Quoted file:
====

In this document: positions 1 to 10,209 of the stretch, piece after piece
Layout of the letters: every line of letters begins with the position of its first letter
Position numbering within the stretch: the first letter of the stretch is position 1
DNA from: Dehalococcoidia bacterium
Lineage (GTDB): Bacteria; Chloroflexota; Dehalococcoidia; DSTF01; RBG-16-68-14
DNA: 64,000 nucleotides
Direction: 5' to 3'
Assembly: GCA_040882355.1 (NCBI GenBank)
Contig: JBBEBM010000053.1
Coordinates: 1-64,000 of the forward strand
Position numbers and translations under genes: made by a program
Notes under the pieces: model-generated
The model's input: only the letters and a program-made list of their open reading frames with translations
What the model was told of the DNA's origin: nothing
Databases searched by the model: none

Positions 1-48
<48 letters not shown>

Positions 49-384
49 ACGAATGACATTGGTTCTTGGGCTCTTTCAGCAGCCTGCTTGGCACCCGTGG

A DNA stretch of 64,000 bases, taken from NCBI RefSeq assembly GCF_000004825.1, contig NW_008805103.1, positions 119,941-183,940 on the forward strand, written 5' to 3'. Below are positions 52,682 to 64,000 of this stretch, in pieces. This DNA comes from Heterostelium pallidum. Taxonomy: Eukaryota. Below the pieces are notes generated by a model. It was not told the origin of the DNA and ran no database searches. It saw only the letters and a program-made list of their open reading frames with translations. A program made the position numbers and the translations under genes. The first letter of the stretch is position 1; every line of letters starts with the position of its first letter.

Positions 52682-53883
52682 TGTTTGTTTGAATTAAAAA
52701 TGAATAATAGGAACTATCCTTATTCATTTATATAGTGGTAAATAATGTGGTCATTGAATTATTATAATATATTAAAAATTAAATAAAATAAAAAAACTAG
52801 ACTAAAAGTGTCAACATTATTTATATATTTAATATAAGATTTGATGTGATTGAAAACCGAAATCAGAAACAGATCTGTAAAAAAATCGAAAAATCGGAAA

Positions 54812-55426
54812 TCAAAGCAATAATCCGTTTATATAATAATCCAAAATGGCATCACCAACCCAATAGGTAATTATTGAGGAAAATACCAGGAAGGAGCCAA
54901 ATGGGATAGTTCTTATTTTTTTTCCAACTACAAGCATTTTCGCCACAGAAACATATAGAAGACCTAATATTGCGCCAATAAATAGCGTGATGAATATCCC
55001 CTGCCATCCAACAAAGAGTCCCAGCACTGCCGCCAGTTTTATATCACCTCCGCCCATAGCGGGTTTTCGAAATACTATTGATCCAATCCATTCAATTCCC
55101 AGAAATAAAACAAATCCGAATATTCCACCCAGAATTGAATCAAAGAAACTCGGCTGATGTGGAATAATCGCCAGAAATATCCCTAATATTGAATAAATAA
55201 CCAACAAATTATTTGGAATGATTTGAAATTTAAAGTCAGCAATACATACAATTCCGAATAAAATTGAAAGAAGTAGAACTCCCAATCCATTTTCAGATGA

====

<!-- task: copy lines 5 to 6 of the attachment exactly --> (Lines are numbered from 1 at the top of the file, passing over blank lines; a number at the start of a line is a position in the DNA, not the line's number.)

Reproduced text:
Lineage (GTDB): Bacteria; Chloroflexota; Dehalococcoidia; DSTF01; RBG-16-68-14
DNA: 64,000 nucleotides